I’ve written about what that looked like—or, more accurately, what it sounded like. Raised voices, argumentative meetings, blunt statements about how an idea was stupid or wouldn’t work. Sometimes it was hard for people to understand that Reed and I really liked each other—that we’d found that we were most productive when we dropped all the bullshit and just said what we meant. Reed and I had been doing this since those early days in the car on 17, and we’d never stopped. Whether it was just the two of us or a twenty-person departmental meeting, we felt that we owed it to the company (and each other) to make sure that we’d teased out the proper solution—or, more accurately, beat it out of each other with 4-irons and billy clubs. Sometimes the discussions would become so boisterous that Reed and I would lose ourselves totally in academic gymnastics, finally stopping only when we realized that one or the other of our ideas—or, more usually, some combination of the two—was obviously the solution, and that it was time to move on. It was not unusual for Reed and I to look up after a particularly loud session to see the quiet, stunned faces of our colleagues around the table, with expressions that seemed to ask, “Why are Mommy and Daddy fighting?”

But they got used to it.

Radical honesty. Freedom and Responsibility. These are phenomenal ideals, but for our first couple of years, they weren’t really written down. We approached things on an ad hoc basis.

Here’s an example.

At some point in 1999, one of our engineering managers came to me with a peculiar request. His girlfriend had moved to San Diego and he was trying to keep their relationship on stable footing. “How would you feel,” he asked, “if I left work early on Fridays to fly down to San Diego?”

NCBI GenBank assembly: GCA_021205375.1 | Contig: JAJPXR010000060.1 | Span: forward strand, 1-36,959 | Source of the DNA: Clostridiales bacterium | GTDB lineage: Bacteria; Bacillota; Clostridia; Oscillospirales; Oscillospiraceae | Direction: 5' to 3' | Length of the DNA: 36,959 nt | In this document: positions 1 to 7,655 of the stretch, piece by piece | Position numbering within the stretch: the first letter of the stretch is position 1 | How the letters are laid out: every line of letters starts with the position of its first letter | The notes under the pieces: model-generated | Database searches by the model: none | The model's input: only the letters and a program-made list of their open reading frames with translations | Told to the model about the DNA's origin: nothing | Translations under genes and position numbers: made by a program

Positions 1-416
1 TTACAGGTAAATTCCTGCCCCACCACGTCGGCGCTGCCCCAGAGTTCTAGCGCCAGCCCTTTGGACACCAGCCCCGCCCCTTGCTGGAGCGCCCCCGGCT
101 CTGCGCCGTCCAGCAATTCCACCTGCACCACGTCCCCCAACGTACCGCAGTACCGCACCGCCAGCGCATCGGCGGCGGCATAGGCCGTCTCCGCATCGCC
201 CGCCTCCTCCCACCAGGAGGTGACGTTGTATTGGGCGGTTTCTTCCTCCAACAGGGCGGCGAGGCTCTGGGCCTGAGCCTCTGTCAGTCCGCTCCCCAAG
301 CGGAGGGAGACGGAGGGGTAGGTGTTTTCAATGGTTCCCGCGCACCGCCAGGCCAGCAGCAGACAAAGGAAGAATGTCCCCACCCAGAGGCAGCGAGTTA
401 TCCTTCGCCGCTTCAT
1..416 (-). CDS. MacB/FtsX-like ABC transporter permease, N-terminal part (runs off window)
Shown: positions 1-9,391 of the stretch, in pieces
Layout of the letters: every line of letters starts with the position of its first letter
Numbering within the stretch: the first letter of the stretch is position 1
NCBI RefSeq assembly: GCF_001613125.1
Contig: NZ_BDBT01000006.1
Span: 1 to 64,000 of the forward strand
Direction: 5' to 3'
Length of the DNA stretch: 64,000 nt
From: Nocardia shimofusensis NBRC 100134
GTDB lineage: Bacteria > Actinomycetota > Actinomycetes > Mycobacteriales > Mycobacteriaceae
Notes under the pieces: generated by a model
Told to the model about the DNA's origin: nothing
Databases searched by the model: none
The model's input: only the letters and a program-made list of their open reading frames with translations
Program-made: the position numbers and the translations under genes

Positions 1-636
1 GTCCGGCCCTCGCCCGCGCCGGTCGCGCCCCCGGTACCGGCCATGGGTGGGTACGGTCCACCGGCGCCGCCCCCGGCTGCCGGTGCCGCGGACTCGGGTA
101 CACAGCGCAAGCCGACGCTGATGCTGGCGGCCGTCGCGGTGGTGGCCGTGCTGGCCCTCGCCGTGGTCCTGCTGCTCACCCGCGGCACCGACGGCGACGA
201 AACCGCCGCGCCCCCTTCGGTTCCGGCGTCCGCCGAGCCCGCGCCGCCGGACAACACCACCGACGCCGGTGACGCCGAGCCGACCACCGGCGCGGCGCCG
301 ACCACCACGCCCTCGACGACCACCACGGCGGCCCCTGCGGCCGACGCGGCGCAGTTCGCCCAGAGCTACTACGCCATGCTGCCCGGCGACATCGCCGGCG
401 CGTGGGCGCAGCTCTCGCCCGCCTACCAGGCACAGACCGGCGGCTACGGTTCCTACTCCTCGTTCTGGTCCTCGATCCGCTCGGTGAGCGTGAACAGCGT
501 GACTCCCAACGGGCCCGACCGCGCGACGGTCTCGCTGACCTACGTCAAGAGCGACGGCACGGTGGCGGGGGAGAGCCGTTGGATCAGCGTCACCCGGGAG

He explained that he would work from there on Monday, fly back home Monday night, and be in the office Tuesday morning.

My answer probably surprised him. “I don’t care where you work, or what hours you work. Work from Mars, for all I care. If all you’re asking me is about when you work and where you do it, that’s an easy answer: it makes no difference to me.

“But,” I continued, “if what you’re really asking me is whether I’m willing to lower my expectations for you and your group so that you can spend time with your girlfriend? Well, that’s an easy answer, too. No.”

He looked at me uncertainly. I could see his dreams of San Diego weekends fading away.

“Look, where and when you work is entirely up to you. If you can run your group effectively on three and a half days a week in the office, all power to you. Go ahead—I’m envious. Wish I was smart enough to do that. Just remember: You’re a manager. Part of your job is making sure that your team knows what you want them to accomplish and why it’s important. Do you think you can do that without being around?”

Needless to say, his girlfriend was a free agent shortly thereafter.

I gave that engineer freedom to make a choice, but also reminded him of his responsibility to the team. I was radically honest with him—I doubted that he’d be able to keep up his end of the deal if he took off early for San Diego every week—but ultimately I left it up to him.

The manager felt empowered, free to make a choice about his own lifestyle, and the company ended up benefiting from his renewed focus. Everyone won.

Well, almost everyone. The girlfriend in San Diego probably didn’t see it the way I did.

Freedom and Responsibility weren’t just for managers, either. Take our receptionist, for example. When he started the job, there wasn’t a seven-page list of all the things he could do or not do all day—Keep the desk clean. Don’t eat at the desk. Instead, his job description was a single sentence: Put the best face forward for the company.

We gave our receptionist a clear responsibility and near-total freedom to figure out how to accomplish it. It was entirely up to him what hours during the day someone needed to be there; up to him to figure out how to cover when he was away, or sick, or needed a day off. It was up to him to figure out which behaviors didn’t put the best face forward for the company (like eating lunch at his desk), and which helped. (I have a strong suspicion that he bought the popcorn machine.)